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Months after the release of the documentary “The Problem With Apu”, “The Simpsons” finally broke its silence via a weak joke that simply dismissed its criticisms while poking fun at the film’s creator, Hari Kondabolu.
“Something that started decades ago and was applauded and inoffensive is now politically incorrect… What can you do?” pic.twitter.com/Bj7qE2FXWN
— Soham (@soham_burger) April 9, 2018
Kondabolu’s work, which was aired on TruTV in November of last year, criticized the long-running cartoon series for its problematic portrayal of the Indian character named Apu Nahasapeemapetilon.
In the documentary, Kondabolu expressed how he despised Apu, a stereotyped Indian character, despite his appearance in a show he loved dearly.
Kondabolu had earlier described Apu’s voice at the “Totally Biased With Kamau Bell” as, “A White guy doing an impression of a White guy making fun of my father.”
The creators and showrunners for “The Simpsons” have generally remained mum on the controversy. The closest to a response Kondabolu received was from an interview of Hank Azaria, the voice behind the character with a thick Indian accent.
“I think the documentary made some really interesting points and gave us a lot of things to think about and we really are thinking about it,” Azaria told TMZ back in December, noting that he found the situation “upsetting.”
In a recent episode, characters Marge and Lisa broke the fourth wall and made a reference to Kondabolu’s documentary, apparently dismissing it as pointless simply because the character was able to get away with being offensive for decades.
During the scene, Lisa spoke directly at the camera, saying, “It’s hard to say. Something that started decades and was applauded and inoffensive is now politically incorrect. What can you do?”
Wow. “Politically Incorrect?” That’s the takeaway from my movie & the discussion it sparked? Man, I really loved this show. This is sad. https://t.co/lYFH5LguEJ
— Hari Kondabolu (@harikondabolu) April 9, 2018
The camera then focuses on a portrait of Apu, which the words “Don’t have a cow, man!” scribbled on it.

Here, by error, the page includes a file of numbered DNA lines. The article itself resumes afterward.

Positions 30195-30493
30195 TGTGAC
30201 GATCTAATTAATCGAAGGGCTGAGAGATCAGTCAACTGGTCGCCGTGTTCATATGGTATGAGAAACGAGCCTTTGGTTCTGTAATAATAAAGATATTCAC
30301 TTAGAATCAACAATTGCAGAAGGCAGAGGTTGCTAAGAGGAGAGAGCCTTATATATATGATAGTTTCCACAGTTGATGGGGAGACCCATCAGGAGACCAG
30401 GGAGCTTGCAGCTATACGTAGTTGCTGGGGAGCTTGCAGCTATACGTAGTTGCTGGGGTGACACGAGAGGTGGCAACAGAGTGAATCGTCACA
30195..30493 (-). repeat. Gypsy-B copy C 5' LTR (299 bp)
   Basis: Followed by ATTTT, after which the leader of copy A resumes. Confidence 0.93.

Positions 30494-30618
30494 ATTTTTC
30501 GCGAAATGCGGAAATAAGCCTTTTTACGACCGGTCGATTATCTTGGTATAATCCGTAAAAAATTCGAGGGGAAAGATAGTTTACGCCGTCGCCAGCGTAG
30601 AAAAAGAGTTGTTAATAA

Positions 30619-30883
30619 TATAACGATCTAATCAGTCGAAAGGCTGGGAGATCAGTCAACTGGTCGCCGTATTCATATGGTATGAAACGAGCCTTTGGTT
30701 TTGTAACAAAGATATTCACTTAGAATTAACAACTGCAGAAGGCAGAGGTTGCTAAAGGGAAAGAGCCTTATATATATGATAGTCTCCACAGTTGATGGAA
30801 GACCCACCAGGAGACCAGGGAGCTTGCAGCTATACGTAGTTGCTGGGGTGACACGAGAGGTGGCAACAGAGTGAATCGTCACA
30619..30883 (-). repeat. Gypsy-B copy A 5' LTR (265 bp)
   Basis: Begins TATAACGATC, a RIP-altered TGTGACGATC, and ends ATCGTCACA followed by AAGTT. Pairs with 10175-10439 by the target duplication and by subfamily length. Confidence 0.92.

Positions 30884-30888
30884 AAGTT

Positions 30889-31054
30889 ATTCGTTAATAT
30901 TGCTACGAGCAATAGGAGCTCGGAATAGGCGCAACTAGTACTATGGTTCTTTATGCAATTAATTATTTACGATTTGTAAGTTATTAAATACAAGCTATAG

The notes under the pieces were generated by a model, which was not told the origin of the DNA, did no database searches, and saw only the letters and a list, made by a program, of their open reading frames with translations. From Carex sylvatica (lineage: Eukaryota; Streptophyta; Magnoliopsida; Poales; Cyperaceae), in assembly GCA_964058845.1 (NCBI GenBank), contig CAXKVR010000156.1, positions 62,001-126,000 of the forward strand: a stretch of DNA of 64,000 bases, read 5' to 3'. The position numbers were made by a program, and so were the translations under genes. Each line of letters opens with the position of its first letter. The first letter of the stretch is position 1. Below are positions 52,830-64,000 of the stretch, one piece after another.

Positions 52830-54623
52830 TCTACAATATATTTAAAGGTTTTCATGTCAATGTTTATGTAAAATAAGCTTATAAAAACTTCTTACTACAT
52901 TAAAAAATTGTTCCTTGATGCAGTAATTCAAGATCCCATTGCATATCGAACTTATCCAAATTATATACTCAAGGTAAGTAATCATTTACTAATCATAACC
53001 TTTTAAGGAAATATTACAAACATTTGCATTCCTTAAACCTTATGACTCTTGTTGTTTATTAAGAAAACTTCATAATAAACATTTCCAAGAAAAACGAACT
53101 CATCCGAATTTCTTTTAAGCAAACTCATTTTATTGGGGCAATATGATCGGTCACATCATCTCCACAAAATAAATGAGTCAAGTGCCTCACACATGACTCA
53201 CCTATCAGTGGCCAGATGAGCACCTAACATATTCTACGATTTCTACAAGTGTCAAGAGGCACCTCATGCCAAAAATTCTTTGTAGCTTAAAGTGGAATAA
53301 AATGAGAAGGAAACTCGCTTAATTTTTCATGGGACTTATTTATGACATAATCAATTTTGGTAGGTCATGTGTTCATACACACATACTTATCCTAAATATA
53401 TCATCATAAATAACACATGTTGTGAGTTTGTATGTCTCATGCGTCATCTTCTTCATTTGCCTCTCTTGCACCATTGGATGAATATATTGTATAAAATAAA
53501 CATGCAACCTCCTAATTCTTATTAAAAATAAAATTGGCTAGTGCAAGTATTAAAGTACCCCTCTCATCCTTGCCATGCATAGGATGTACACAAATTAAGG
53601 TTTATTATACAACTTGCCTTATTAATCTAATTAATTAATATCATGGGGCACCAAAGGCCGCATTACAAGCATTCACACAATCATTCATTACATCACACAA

“Some things will be addressed at a later date,” Marge replies.
“If at all,” Liza then adds.
Kondabolu took to Twitter to address the show’s lame response to his movie:
In “The Problem with Apu,” I used Apu & The Simpsons as an entry point into a larger conversation about the representation of marginalized groups & why this is important. The Simpsons response tonight is not a jab at me, but at what many of us consider progress.
— Hari Kondabolu (@harikondabolu) April 9, 2018
“In ‘The Problem with Apu,’ I used Apu & The Simpsons as an entry point into a larger conversation about the representation of marginalized groups & why this is important. The Simpsons response tonight is not a jab at me, but at what many of us consider progress.”
Meanwhile, “The Simpsons” showrunner Al Jean retweeted a tweet saying, “Loved how you guys handled this non-issue. People just want to cry about everything nowadays b/c it makes them feel like they’re doing something. … Oh, and I’m Indian and according to Twitter my opinion matters more on this topic.”
Other Twitter users, however, have pointed out the episode’s worst crime of all: using Lisa, the show’s voice of reason, to deliver its dismissal of the documentary’s critique.
I think the fact that they put this “argument” in the mouth of Lisa’s character, the character who usually champions the underdogs and is supposed to be the most thoughtful and liberal, is what makes this the most ridiculous (as in worthy of ridicule) and toothless response.
— Wakanda Kamau Bell (@wkamaubell) April 9, 2018
No this is the ultimate slap in the face. Delivering it through Lisa is their way of saying: “this *is* the reasoned, progressive and culturally sensitive perspective.” https://t.co/2naBrnAJi3
— William Mullally (@whmullally) April 9, 2018
They should and could have done an entire episode with Apu responding to @harikondabolu‘s movie. They wouldn’t have to agree with him but they missed a huge opportunity to add in more layers and be topical. Instead, they went the lazy route and did this. https://t.co/ciUq39A4t6
— Wajahat Ali (@WajahatAli) April 9, 2018
In an interview with Kotaku before the documentary aired, Kondabolu said, “People say to me that you can’t change this beloved thing. It’s like, Maude Flanders is dead, Krabappel is gone. They make changes, things happen and you adjust to it.”
It remains to be seen how the problem with Apu will be handled — or, as Lisa disappointingly put it, “if at all”.
Feature Image via Twitter / Soham_Burger